Teach:

Use Modeling and Imitation

Dancers Learn By Imitation!

You may read this and think, "Well, duh. Dancers obviously learn by imitating their teacher."

 

But before you roll your eyes, take a second to hear me out and understand what it means to give students a good visual representation while you're teaching:

 

 

 

 

 

 

 

 

 

 

 

 

 

 

 

 

 

 

 

 

 

 

 

 

Okay, that makes sense. But what does modeling have to do with this?
Demonstrating Choreography

The first step in teaching choreography involves you demonstrating your material for your dancers to watch and replicate. It is not only custom, but vital that you show your choreography as accurately and clearly as possible during this period.

 

Why? Albert Bandura, a social cognitive psychologist, developed a theory that people (especially children) learn from imitation. According to his theory, your dancers learn naturally by encoding the movement they see you do and copying it. The more they see you move, the better your dancers can encode and replicate your movements. So, what should you do?

  • Dance your choreography fully! When you are initally demonstrating your choreography, you should dance it as if you are performing. You want your dancers to imitate the choreography the way it should look on stage.​

  • Show your choreography from different angles! You can't expect your dancers to visually encode a movement that they can't see. This means you need to alternate the way you're facing in relationship to your dancers or even change where you stand spacially in the studio.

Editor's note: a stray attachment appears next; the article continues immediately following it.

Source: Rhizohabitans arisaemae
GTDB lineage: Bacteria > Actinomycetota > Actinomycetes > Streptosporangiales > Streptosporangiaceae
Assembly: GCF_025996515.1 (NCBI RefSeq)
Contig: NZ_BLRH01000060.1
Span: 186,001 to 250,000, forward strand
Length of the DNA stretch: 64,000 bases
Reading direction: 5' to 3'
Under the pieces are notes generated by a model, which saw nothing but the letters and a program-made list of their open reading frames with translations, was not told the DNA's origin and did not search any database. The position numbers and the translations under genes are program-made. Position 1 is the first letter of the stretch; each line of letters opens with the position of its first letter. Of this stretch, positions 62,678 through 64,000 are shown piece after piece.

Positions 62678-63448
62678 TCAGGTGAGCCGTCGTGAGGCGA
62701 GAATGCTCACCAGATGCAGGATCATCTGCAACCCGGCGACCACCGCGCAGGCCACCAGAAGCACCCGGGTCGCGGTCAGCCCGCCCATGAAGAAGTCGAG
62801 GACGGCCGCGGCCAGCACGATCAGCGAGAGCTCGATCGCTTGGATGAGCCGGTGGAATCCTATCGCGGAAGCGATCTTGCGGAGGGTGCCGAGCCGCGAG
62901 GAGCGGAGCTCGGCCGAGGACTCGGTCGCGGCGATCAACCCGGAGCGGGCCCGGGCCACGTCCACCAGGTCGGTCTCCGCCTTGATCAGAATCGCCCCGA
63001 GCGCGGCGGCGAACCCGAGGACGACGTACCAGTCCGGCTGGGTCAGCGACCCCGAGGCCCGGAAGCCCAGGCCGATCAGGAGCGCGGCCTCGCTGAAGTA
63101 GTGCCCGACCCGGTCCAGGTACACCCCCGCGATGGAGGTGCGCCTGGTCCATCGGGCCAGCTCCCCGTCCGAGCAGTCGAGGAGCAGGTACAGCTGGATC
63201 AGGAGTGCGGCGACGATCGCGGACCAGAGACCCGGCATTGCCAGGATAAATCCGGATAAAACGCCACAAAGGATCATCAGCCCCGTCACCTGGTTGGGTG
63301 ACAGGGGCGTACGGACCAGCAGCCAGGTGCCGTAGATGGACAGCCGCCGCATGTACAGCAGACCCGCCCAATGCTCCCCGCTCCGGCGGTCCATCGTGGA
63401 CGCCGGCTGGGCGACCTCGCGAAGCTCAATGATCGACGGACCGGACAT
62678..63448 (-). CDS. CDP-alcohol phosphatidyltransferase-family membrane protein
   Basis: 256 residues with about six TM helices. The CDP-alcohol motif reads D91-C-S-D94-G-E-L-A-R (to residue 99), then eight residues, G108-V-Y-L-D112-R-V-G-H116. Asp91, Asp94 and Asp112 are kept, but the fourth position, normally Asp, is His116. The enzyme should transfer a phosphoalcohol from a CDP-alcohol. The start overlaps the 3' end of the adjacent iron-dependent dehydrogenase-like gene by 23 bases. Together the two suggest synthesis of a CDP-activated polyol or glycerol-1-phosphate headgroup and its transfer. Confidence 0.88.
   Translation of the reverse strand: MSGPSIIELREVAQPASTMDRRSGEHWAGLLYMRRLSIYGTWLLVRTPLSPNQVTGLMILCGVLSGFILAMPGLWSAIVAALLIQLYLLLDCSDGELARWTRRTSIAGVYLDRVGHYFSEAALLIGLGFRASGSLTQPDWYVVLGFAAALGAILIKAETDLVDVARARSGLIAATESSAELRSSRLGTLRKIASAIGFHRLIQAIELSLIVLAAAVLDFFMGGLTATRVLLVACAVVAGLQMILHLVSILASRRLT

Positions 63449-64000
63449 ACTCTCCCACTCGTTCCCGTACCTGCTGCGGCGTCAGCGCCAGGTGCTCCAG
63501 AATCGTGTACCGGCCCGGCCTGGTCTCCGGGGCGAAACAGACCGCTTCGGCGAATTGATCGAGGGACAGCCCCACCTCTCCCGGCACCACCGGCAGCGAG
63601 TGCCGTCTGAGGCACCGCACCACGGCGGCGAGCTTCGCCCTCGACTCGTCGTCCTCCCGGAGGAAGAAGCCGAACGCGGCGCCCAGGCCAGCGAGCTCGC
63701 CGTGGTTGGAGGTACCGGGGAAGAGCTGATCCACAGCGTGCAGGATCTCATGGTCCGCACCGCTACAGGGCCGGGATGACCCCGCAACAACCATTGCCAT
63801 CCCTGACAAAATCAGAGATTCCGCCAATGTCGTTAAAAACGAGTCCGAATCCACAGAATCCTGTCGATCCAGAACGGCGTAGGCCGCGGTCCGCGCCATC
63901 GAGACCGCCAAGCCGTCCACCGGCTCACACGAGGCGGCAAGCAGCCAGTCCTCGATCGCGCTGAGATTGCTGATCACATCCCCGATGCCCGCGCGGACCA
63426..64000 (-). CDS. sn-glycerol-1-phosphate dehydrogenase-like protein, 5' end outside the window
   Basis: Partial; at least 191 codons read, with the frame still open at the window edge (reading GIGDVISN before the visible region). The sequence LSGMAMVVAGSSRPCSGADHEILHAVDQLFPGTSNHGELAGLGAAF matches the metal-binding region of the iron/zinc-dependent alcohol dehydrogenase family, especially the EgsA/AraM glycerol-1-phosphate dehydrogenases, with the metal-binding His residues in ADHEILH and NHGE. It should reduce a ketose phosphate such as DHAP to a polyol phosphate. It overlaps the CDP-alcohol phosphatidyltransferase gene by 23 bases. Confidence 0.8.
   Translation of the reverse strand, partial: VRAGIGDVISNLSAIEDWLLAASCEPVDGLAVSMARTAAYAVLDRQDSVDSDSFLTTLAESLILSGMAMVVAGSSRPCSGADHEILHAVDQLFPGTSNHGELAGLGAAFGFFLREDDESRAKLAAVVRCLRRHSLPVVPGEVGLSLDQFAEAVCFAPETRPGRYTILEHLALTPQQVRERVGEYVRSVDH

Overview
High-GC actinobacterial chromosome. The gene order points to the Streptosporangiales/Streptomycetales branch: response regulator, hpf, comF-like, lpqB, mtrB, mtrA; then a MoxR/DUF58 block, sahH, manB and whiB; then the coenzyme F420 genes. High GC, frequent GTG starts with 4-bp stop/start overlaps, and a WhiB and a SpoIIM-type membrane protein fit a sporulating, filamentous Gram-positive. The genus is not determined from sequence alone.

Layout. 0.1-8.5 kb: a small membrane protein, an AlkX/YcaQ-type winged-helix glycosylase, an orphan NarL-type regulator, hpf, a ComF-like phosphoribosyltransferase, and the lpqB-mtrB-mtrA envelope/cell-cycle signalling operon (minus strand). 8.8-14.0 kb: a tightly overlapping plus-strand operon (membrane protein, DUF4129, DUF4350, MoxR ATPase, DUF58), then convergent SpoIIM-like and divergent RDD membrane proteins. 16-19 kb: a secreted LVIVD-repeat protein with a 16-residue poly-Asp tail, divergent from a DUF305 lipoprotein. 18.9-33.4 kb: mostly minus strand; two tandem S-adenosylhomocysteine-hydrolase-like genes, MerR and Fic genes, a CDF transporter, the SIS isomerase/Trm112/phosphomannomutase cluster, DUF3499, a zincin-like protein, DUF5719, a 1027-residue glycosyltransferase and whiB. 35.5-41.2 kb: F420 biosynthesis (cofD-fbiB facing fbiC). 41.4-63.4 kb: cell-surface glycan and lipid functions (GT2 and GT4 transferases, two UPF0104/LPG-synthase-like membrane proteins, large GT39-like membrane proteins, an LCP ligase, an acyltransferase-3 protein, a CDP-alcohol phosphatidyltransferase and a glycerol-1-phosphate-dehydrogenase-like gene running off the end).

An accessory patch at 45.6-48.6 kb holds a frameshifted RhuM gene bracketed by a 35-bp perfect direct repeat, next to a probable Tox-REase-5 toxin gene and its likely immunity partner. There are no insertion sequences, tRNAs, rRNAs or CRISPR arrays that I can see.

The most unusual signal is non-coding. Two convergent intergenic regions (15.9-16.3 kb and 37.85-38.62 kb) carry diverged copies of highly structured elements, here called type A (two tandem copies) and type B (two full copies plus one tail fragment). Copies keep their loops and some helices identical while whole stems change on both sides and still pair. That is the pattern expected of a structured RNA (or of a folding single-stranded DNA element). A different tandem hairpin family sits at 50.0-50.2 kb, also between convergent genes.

• Avoid marking! Not only does marking make you look hesitant about what you're showing, but it leaves your dancers guessing what the actual movement is supposed to look like.

To read more about Albert Bandura's theories 

Modeling refers to the way you present yourself as a choreographer. Bandura's theory not only states that people learn from imitation, but that people are more likely to learn depending on who is setting the example. 

People are more likely to learn from models who they perceive to be:

  • similar to themselves (gender, race, etc.)

  • competant or have expertise

  • to be of higher status than themselves

Of course you can't change your gender or race, but manipulating what you can change about your appearance does make people more likely to follow you. What you wear as a choreographer matters!

If you're skeptical about how influential appearance is, watch the video below

If you still don't think appearance is that important, see for yourself!

After looking at the people in the image above, answer these questions for yourself:

Which person would you pick to teach you to play basketball?

Probably not the woman wearing heels, right?

If you had the flu, who would you want to give you instructions on treating your symptoms? 

Probably the woman dressed as a nurse or the man who looks like a doctor. Why? Because they look like they know how to treat an illness. 

And if you were a dancer about to learn a new dance, who would you choose to teach you the choreography? 

You would pick the woman who looks like a professional dancer!

This doesn't mean you should wear a costume to rehearsals daily, but as a choreographer whose job depends on people imitating your movements, appearance can make a huge impact in the liklihood of dancers attentively observing you. This is especially important for young choreographers!

What you should do:

  • Model your dresscode. If you don't want your dancers to wear socks, you shouldn't wear socks. If you prefer that your dancers wear pants, you should wear pants. 

  • Dress according to the style your teaching. This may seem silly, but don't wear a leotard and a ballet skirt if you are teaching a hip-hop dance. Remember that you want to look like an expert!